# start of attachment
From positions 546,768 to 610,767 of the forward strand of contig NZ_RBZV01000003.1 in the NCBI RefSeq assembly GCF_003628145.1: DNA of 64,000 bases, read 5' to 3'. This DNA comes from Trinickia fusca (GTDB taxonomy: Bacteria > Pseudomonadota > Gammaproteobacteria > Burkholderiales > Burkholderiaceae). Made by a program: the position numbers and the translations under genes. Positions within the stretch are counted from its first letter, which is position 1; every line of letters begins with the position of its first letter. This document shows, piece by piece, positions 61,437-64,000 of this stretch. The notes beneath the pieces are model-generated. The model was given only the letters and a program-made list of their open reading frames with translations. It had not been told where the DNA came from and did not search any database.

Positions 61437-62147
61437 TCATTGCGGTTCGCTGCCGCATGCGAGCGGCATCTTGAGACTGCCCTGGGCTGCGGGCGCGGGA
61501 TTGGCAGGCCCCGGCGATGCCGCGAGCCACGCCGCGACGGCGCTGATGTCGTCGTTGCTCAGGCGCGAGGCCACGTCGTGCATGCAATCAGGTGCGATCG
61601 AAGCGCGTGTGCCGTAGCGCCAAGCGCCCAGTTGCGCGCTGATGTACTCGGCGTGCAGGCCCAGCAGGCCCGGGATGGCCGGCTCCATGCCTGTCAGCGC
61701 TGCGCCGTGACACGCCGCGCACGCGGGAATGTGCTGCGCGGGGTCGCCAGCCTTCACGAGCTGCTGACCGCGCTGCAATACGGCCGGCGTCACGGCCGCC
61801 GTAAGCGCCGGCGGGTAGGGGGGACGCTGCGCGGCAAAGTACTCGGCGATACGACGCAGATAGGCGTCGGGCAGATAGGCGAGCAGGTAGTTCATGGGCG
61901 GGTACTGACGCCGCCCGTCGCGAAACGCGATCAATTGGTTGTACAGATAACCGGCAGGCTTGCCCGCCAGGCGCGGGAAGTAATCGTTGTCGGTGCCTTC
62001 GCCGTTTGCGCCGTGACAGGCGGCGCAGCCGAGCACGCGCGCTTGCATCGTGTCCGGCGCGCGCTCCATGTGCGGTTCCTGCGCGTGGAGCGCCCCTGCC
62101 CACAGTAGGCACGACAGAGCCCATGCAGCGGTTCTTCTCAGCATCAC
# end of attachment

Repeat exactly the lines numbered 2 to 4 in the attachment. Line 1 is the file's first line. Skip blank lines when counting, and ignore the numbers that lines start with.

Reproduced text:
Positions 61437-62147
61437 TCATTGCGGTTCGCTGCCGCATGCGAGCGGCATCTTGAGACTGCCCTGGGCTGCGGGCGCGGGA
61501 TTGGCAGGCCCCGGCGATGCCGCGAGCCACGCCGCGACGGCGCTGATGTCGTCGTTGCTCAGGCGCGAGGCCACGTCGTGCATGCAATCAGGTGCGATCG